Rising sun through woods with ferns

One Poem by Robert Lietz

Print Friendly, PDF & Email

Spring Woods


     Could you see through time this closed porch
beginning to remember, or, as some old friends said,
beginning to resemble names the miles made familiar,
and the lifetimes saved in them, what might you learn
from Coeur d’Alene, from time applying the guide-book
rules-of-thumb to western creatures, according to colors,
sounds, flashing parts you’d think there’s no mistaking,
more for the fun than certitude, for work we might make
light of by returning, and the learning, as that goes,
matched to the states, the sidewalks where pilgrims knelt
before approaching, to climb or sigh for stuff they
had in mind to ask there, leaving their tools dialed back,
the course of obsolescence built into the language
they’d been born for, tasked by the schooling, by mornings
away or village salaries, by views they’ve kept up with,
beginning in time, it seems, and delivered who knows where,
if not these topmost branches clouds and blue make
something of, even as budding might, and twenty states, or
the steps you try along the stone road to the post-box,
back into woods again, where the garage door’s raised despite
the critters it might welcome, a little slow as yet,
with the winter dreams mid-April, sheet by sheet, displays
a way through. What if the coffee’s strong, from hours
in the carafe, or the sun stands up, encouraging line after
watched line, worked or wasted finally, meaning
to prove some vibrancy exists in its expressing, in scenes
we’ve spent a buck per mile to discover, playing
their own parts now, as we, come gladly to, acquaint ourselves
in the communion, inclined as we are to celebrate,
back to these spring woods, where cardinals and doves
let finches ornament the moment, and later, after dark,
these peepers seem to own the night themselves, the dark’s
benign patrols, on the limbs they’ll leave to a night’s
own entertainments, with so many ways of saying once,
of saying suppose, saying the joys and praises sensed,
and better, we believe, to feel how good we get
at this, and twenty states, and the ways
     of telling it.




     What was that but growing up, with all its variants?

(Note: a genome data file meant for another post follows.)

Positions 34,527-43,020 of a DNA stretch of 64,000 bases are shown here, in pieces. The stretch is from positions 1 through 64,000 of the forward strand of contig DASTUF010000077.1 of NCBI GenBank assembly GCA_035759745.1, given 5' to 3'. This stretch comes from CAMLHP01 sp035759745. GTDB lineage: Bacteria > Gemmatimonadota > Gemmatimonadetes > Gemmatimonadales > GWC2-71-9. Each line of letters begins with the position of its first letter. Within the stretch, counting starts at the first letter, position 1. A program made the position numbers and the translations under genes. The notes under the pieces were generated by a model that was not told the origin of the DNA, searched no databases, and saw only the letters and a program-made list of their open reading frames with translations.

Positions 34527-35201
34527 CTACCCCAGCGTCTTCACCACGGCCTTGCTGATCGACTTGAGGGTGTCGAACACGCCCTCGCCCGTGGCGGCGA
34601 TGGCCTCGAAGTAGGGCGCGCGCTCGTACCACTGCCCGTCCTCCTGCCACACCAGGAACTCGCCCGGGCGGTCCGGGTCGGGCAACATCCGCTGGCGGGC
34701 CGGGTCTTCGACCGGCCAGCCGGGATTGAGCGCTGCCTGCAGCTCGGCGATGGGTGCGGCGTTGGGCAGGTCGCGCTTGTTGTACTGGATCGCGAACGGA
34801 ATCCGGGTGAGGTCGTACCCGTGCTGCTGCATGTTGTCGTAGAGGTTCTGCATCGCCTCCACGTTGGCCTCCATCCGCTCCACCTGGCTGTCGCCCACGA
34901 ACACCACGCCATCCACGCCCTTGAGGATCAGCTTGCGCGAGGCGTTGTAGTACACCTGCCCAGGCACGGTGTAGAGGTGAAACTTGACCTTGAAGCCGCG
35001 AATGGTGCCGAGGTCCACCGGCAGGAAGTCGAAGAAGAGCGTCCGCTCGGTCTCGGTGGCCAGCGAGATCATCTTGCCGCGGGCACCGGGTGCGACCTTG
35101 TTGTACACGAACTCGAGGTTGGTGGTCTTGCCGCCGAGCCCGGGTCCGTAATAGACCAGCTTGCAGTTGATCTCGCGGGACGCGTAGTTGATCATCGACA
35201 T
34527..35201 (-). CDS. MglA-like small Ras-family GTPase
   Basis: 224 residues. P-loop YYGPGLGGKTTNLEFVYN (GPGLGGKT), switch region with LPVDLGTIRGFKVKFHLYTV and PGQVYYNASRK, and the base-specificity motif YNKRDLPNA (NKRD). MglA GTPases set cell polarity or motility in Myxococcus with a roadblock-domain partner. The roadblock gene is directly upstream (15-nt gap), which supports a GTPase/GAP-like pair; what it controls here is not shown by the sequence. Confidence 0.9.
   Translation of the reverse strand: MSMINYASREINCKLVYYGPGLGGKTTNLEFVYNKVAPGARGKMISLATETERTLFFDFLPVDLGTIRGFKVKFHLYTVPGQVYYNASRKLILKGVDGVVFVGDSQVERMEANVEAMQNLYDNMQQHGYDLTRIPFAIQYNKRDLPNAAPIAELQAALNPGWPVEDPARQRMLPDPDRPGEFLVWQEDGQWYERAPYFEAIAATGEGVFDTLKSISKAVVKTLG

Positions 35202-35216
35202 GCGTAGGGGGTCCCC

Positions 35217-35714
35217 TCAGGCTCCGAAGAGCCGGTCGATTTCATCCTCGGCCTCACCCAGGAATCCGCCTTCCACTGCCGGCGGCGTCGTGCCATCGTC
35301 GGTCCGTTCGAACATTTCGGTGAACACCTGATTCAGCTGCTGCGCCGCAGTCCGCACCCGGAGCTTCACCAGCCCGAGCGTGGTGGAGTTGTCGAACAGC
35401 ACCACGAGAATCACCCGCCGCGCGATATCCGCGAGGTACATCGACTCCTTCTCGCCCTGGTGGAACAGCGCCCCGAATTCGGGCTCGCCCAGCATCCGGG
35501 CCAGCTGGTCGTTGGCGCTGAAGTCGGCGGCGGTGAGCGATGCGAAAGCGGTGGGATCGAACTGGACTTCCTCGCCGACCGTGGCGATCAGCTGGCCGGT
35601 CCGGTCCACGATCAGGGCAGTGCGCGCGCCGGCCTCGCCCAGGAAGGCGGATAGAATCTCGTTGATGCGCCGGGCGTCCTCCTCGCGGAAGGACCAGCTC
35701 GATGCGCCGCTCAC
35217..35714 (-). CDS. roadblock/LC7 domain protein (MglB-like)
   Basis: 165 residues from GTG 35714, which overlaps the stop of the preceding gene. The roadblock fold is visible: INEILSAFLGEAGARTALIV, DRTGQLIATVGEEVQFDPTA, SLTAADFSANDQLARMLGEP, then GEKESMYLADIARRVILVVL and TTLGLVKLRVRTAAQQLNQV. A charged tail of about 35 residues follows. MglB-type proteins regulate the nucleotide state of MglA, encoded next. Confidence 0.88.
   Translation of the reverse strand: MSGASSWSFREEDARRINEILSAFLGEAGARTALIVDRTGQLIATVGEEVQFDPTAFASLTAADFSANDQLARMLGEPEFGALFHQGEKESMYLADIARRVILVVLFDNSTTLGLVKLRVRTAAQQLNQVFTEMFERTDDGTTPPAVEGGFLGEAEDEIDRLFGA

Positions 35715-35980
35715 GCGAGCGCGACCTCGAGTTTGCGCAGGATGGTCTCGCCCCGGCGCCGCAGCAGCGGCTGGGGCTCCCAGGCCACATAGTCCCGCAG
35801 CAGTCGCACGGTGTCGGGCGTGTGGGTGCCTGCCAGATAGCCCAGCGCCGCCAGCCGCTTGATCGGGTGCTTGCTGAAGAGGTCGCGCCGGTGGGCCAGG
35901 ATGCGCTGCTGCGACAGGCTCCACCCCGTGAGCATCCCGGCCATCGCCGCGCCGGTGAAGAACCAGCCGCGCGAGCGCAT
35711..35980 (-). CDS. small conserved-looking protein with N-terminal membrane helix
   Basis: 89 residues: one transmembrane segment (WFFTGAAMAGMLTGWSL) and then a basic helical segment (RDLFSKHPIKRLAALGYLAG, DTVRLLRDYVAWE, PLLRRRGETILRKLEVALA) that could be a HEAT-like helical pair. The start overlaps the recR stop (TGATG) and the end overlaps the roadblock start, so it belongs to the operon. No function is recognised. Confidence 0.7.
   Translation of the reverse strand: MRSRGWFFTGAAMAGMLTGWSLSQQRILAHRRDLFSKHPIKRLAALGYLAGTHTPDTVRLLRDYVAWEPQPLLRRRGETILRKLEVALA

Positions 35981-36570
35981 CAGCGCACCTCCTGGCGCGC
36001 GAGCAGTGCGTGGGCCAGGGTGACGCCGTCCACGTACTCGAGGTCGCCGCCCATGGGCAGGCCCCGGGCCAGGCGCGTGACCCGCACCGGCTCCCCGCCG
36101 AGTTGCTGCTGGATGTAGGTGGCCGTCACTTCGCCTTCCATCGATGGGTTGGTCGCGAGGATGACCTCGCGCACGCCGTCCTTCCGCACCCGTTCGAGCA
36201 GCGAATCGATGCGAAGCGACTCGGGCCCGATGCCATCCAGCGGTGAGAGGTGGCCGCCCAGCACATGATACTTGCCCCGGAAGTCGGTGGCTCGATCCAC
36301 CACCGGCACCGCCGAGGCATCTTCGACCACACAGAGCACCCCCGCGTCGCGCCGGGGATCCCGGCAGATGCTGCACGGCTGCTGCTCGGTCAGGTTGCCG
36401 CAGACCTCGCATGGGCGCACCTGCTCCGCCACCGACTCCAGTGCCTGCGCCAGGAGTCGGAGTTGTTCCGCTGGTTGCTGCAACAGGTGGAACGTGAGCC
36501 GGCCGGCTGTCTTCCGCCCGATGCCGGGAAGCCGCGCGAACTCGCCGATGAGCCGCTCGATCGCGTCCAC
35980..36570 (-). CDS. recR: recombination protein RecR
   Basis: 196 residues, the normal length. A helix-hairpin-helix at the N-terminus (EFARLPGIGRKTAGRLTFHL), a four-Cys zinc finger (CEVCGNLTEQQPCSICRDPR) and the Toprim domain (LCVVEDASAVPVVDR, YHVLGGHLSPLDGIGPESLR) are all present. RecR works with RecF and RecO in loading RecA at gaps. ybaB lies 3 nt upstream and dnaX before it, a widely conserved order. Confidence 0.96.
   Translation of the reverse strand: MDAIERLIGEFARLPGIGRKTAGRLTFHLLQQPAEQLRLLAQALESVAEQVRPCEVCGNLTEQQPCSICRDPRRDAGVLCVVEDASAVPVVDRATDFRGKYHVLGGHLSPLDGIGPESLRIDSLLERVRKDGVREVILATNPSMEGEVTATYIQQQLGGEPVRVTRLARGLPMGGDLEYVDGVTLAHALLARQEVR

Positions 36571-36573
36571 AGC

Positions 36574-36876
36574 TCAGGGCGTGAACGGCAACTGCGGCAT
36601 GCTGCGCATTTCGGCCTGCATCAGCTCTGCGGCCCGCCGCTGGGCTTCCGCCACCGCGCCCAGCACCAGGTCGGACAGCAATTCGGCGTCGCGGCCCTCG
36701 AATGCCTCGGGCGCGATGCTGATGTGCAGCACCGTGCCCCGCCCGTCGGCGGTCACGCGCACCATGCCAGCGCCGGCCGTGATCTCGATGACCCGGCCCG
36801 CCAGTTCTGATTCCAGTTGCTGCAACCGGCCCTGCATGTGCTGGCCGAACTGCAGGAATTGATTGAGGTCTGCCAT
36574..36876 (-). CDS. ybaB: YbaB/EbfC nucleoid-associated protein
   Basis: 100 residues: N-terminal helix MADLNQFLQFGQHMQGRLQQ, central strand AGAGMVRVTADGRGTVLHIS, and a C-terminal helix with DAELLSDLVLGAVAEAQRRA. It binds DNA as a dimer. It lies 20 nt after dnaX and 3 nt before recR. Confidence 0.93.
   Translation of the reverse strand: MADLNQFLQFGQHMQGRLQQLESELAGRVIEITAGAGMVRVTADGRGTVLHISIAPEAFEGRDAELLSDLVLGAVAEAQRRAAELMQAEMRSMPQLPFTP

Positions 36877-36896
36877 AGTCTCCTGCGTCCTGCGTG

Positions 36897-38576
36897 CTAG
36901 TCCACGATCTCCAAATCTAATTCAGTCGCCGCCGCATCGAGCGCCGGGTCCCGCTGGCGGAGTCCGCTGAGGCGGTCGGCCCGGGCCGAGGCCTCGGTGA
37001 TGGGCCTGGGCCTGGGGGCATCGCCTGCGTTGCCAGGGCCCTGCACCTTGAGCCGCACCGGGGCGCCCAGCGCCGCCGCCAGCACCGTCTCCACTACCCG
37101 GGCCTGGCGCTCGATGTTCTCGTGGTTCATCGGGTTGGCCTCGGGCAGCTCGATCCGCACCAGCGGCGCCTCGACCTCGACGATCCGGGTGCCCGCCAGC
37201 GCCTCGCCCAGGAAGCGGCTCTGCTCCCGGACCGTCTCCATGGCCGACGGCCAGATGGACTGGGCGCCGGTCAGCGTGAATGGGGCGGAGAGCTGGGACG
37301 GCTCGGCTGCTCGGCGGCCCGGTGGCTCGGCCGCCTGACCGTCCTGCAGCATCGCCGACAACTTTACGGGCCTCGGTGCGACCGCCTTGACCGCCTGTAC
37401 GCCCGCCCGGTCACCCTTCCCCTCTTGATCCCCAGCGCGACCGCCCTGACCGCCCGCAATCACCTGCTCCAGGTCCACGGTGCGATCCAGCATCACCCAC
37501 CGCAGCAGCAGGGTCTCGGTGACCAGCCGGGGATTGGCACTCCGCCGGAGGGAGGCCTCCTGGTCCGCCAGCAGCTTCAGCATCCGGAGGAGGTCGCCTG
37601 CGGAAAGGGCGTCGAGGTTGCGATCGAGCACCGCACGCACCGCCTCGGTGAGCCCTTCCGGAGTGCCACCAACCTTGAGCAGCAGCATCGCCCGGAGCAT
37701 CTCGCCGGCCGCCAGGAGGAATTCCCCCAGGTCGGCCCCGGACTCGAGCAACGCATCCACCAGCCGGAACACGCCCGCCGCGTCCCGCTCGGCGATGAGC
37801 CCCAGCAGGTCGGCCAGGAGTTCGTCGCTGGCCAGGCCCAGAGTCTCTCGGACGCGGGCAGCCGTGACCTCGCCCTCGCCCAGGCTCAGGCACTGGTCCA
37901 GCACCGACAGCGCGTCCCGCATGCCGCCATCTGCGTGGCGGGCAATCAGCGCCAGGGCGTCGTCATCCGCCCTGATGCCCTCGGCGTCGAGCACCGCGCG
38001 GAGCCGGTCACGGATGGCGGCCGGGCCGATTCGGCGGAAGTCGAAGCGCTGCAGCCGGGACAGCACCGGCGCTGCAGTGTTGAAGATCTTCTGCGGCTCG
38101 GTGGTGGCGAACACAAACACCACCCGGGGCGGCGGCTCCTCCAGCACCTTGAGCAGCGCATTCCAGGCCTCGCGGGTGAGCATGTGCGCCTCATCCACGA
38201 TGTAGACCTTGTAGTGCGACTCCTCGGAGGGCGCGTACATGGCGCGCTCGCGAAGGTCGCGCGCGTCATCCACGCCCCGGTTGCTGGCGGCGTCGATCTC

What, if father had welcomed that move west
and his promotion, would Denver have meant for kids
from Irish, German, and Italian neighborhoods,
and how would I get to Laramie, east again into Ohio, and
home with you, Elizabeth, with our Sebring woods
and poems, porch chairs and photographs, Lord knows,
I could not be without, emboldened by all of it,
by twenty states, and so many ways of being heard, as these
two decades seem, and, as ever, gaze and glance
and gesture, trying ourselves out, where we’ve arrived
to celebrate our travel at this table, to see
nine thousand miles, this season in a new year, enjoying
the woods informed by how many takes on seeing,
even these peepers, love, missed in our absence then, and
these, correcting balance, being here, these
evenings in woods made new again by musing, as sequoia,
ponderosa, aspen, as Joshua, we make believe,
might well anticipate, the good garnered humors lingering,
speaking to us, shared in continent-wide songs
we hear as layers, lyrics the moon assists tonight, and
the earth, seen commonly, from how many million
miles, as it comes round mindfully, to a glimpse, mood,
to these Ohio woods southeast of Cleveland, these
ocean-whispered groves, towering and teasing pictures,
their place in the local tones, tunes, approvals, in
this work we share, these anniversaries joined alike
by travel and returning, so that we might
     be anywhere.




Robert LietzRobert Lietz’s poems have appeared in more than one hundred journals, including Agni Review, The Georgia Review, The North American Review, Poetry, and Shenandoah. Eight collections of poems have been published, including Running in PlaceAt Park and East DivisionThe Lindbergh Half-century, The Inheritance Storm Service, and After Business in the West: New and Selected Poems. Lietz spends a good deal of time making photographs, examining the relationship between them and poems he has made and is exploring.

Read poems by Robert Lietz appearing in Terrain.org: Issue 19, Issue 12, Issue 11, and Issue 7.

Header photo by dugdax, courtesy Shutterstock. Photo of Robert Lietz by Elizabeth Williams.

Terrain.org is the world’s first online journal of place, publishing a rich mix of literature, artwork, case studies, and more since 1997.